# Flamant solution

Flamant solution

The Flamant solution provides expressions for the stresses and displacements in a linear elastic wedge loaded by point forces at its sharp end. This solution was developed by A. Flamant [A. Flamant. (1892). "Sur la répartition des pressions dans un solide rectangulaire chargé transversalement." Compte. Rendu. Acad. Sci. Paris, vol. 114, p. 1465.] in 1892 by modifying the three-dimensional solution of Boussinesq.

The stresses predicted by the Flamant solution are (in polar coordinates):where $C_1, C_3$ are constants that are determined from the boundary conditions and the geometry of the wedge (i.e., the angles ) and satisfy:where $F_1,F_2$ are the applied forces. The wedge problem is "self-similar" and has no inherent length scale. Also, all quantities can be expressed in the separated-variable form $sigma = f\left(r\right)g\left( heta\right)$. The stresses vary as $\left(1/r\right)$.

Forces acting on a half-plane

For the special case where $alpha = -pi$, , the wedge is converted into a half-plane with a normal force and a tangential force. In that case:$C_1 = - frac\left\{F_1\right\}\left\{pi\right\} ~;~~ C_3 = -frac\left\{F_2\right\}\left\{pi\right\}$Therefore the stresses are:and the displacements are (using Michell's solution):The $ln r$ dependence of the displacements implies that the displacement grows the further one moves from the point of application of the force (and is unbounded at infinity). This feature of the Flamant solution is confusing and appears unphysical. For a discussion of the issue see [http://imechanica.org/node/319 http://imechanica.org/node/319] .

Displacements at the surface of the half-plane

The displacements in the $x_1, x_2$ directions at the surface of the half-plane are given by:where:$u$ is the Poisson's ratio, $mu$ is the shear modulus, and:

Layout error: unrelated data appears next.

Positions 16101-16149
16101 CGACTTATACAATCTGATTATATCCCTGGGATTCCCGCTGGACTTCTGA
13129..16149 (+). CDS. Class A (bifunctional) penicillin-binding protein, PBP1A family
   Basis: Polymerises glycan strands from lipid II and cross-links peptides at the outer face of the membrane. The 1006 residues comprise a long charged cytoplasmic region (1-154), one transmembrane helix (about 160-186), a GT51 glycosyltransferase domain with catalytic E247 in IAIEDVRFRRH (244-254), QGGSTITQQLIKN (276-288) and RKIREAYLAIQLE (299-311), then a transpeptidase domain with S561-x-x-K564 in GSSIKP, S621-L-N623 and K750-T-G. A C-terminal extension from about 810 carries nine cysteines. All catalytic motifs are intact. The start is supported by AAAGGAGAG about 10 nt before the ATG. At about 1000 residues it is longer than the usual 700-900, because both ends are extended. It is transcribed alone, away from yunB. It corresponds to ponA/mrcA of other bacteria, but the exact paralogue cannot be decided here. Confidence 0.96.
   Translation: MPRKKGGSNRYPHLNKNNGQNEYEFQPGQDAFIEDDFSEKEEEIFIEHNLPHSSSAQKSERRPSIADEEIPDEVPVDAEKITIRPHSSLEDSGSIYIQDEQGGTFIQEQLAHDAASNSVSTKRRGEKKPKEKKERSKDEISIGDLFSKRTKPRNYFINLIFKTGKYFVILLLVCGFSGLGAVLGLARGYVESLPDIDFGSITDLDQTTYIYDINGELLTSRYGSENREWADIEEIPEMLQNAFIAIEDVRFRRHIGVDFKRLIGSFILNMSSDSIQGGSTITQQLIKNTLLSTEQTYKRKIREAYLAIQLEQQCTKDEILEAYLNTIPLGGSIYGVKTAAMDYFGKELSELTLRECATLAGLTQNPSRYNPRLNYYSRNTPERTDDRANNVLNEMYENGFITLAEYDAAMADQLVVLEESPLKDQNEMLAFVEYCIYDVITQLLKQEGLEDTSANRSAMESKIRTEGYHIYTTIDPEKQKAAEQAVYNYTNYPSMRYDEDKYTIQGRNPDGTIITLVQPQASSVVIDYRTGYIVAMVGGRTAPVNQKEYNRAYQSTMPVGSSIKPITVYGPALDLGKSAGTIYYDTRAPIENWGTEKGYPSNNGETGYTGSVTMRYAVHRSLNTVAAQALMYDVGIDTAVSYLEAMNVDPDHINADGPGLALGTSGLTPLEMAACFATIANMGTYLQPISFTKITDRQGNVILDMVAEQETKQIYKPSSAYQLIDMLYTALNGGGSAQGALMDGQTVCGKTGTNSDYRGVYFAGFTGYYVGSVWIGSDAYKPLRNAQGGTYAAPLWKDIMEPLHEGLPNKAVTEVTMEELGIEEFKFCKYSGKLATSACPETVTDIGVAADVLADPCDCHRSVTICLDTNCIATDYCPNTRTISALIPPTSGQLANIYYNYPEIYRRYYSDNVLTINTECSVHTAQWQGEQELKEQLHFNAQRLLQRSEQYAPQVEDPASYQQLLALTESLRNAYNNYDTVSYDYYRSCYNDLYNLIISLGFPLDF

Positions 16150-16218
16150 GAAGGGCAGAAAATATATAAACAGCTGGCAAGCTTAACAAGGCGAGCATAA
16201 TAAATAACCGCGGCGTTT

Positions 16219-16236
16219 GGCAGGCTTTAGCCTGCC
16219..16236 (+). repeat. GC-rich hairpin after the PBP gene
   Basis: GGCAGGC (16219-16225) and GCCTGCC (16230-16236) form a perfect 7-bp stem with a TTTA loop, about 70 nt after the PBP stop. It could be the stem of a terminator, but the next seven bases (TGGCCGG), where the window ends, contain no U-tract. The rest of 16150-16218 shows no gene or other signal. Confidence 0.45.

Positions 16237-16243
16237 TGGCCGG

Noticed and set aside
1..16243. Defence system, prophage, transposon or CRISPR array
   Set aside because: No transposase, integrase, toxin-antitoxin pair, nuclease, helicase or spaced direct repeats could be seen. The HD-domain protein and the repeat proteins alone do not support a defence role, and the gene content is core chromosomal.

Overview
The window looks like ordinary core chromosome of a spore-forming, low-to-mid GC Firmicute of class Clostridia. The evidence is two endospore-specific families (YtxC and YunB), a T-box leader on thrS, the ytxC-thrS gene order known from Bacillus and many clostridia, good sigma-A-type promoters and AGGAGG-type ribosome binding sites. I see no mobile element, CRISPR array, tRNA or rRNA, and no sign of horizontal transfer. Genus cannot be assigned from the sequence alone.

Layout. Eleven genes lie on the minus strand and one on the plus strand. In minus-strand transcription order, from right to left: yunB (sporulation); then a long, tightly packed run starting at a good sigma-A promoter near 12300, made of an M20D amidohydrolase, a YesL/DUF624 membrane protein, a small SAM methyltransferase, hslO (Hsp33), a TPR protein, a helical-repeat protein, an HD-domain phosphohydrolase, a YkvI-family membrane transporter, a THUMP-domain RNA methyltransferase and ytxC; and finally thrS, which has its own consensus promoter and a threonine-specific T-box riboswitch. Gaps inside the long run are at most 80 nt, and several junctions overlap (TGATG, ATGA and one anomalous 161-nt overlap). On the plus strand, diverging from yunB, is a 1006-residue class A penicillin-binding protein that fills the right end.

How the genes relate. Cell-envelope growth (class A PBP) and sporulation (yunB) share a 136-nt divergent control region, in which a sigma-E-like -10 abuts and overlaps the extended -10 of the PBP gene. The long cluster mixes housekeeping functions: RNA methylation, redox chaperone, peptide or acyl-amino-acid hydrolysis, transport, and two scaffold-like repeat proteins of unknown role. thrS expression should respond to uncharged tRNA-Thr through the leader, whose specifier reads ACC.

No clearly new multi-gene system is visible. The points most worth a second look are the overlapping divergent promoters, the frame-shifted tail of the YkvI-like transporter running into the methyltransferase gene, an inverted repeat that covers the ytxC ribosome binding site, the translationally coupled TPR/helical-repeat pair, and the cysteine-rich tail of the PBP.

Derivation of Flamant solution

If we assume the stresses to vary as $\left(1/r\right)$, we can pick terms containing $1/r$ in the stresses from Michell's solution. Then the Airy stress function can be expressed as:$varphi = C_1 r hetasin heta + C_2 rln r cos heta + C_3 r hetacos heta + C_4 rln r sin heta$Therefore, from the tables in Michell's solution, we have:The constants $C_1, C_2, C_3, C_4$ can then, in principle, be determined from the wedge geometry and the applied boundary conditions.

However, the concentrated loads at the vertex are difficult to express in terms of traction boundary conditions because
# the unit outward normal at the vertex is undefined
# the forces are applied at a point (which has zero area) and hence the traction at that point is infinite.

To get around this problem, we consider a bounded region of the wedge and consider equilibrium of the bounded wedge. [Slaughter, W. S. (2002). "The Linearized Theory of Elasticity". Birkhauser, Boston, p. 294.] [ J. R. Barber, 2002, "Elasticity: 2nd Edition", Kluwer Academic Publishers. ] Let the bounded wedge have two traction free surfaces and a third surface in the form of an arc of a circle with radius $a,$. Along the arc of the circle, the unit outward normal is $mathbf\left\{n\right\} = mathbf\left\{e\right\}_r$ where the basis vectors are $\left(mathbf\left\{e\right\}_r, mathbf\left\{e\right\}_ heta\right)$. The tractions on the arc are:

Next, we examine the force and moment equilibrium in the bounded wedge and get: We require that these equations be satisfied for all values of $a,$ and thereby satisfy the boundary conditions.

The traction-free boundary conditions on the edges $heta=alpha$ and also imply that:except at the point $r = 0$.

If we assume that $sigma_\left\{r heta\right\}=0$ everywhere, then the traction-free conditions and the moment equilibrium equation are satisfied and we are left with :and $sigma_\left\{ heta heta\right\} = 0$ along except at the point $r = 0$. But the field $sigma_\left\{ heta heta\right\} = 0$ everywhere also satisfies the force equilibrium equations. Hence this must be the solution. Also, the assumption $sigma_\left\{r heta\right\}=0$ implies that $C_2 = C_4 = 0$.